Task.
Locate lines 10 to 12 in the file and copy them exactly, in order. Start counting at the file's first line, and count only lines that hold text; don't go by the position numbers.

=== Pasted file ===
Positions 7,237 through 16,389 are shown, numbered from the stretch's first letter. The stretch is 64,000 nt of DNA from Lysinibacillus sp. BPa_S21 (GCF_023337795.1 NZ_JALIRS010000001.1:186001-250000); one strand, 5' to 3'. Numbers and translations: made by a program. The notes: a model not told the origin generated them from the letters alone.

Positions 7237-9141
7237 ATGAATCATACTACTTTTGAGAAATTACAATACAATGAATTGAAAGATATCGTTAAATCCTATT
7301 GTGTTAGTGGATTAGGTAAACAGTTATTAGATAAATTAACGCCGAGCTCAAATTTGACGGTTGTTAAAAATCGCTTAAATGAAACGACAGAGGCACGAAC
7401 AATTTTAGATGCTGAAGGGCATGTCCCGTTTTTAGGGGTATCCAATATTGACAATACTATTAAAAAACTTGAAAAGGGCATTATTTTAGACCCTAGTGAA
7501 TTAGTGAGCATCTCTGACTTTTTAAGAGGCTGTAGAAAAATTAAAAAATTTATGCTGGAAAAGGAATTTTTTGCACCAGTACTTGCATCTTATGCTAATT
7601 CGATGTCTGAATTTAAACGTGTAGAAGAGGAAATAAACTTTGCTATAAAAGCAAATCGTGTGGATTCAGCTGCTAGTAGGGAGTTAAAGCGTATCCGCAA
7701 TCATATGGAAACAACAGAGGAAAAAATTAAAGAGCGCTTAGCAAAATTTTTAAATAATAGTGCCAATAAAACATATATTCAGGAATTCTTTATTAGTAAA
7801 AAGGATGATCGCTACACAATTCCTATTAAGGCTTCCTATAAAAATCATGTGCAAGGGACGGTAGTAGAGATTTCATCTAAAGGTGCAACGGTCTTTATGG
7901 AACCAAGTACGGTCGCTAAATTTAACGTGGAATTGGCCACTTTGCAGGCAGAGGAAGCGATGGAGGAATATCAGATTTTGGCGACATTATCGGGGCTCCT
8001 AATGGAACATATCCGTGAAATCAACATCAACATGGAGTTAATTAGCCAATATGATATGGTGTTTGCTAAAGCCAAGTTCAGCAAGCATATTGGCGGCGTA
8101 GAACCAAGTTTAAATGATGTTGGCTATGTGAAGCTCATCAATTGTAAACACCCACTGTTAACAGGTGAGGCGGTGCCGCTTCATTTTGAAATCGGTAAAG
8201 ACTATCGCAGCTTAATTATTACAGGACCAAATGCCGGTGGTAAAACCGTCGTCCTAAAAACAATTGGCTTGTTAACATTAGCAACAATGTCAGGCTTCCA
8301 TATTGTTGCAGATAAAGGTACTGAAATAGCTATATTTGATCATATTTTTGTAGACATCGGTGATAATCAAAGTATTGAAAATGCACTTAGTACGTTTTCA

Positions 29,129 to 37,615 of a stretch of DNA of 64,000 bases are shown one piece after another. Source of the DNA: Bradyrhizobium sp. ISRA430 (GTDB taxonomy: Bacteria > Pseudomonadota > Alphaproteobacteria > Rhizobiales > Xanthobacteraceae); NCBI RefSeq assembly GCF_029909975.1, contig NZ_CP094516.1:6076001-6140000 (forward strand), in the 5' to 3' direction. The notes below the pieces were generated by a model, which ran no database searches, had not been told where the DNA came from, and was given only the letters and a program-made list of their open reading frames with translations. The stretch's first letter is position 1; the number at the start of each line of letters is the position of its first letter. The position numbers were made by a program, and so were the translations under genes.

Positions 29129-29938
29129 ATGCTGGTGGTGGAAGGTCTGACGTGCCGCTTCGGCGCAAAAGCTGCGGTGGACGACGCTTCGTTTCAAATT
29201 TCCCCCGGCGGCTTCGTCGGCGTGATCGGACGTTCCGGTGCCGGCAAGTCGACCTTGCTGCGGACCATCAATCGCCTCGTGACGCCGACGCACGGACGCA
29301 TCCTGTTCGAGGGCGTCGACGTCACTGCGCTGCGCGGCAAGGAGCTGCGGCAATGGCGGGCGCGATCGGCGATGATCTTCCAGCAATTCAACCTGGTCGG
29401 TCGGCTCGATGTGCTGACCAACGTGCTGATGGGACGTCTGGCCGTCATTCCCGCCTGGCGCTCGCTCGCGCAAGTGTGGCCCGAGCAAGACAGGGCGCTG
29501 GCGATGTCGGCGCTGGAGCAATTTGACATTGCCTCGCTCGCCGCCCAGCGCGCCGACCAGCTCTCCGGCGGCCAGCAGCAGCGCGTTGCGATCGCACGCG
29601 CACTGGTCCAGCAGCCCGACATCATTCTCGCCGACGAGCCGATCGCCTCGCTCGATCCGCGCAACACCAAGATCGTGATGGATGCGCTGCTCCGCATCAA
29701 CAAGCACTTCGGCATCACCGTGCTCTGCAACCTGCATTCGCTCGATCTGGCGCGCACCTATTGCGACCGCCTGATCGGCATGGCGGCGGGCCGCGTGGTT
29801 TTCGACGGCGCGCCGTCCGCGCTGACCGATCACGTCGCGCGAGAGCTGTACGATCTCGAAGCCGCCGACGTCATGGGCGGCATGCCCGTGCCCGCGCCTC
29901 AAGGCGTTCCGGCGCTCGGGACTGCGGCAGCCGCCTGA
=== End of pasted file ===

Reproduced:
7901 AACCAAGTACGGTCGCTAAATTTAACGTGGAATTGGCCACTTTGCAGGCAGAGGAAGCGATGGAGGAATATCAGATTTTGGCGACATTATCGGGGCTCCT
8001 AATGGAACATATCCGTGAAATCAACATCAACATGGAGTTAATTAGCCAATATGATATGGTGTTTGCTAAAGCCAAGTTCAGCAAGCATATTGGCGGCGTA
8101 GAACCAAGTTTAAATGATGTTGGCTATGTGAAGCTCATCAATTGTAAACACCCACTGTTAACAGGTGAGGCGGTGCCGCTTCATTTTGAAATCGGTAAAG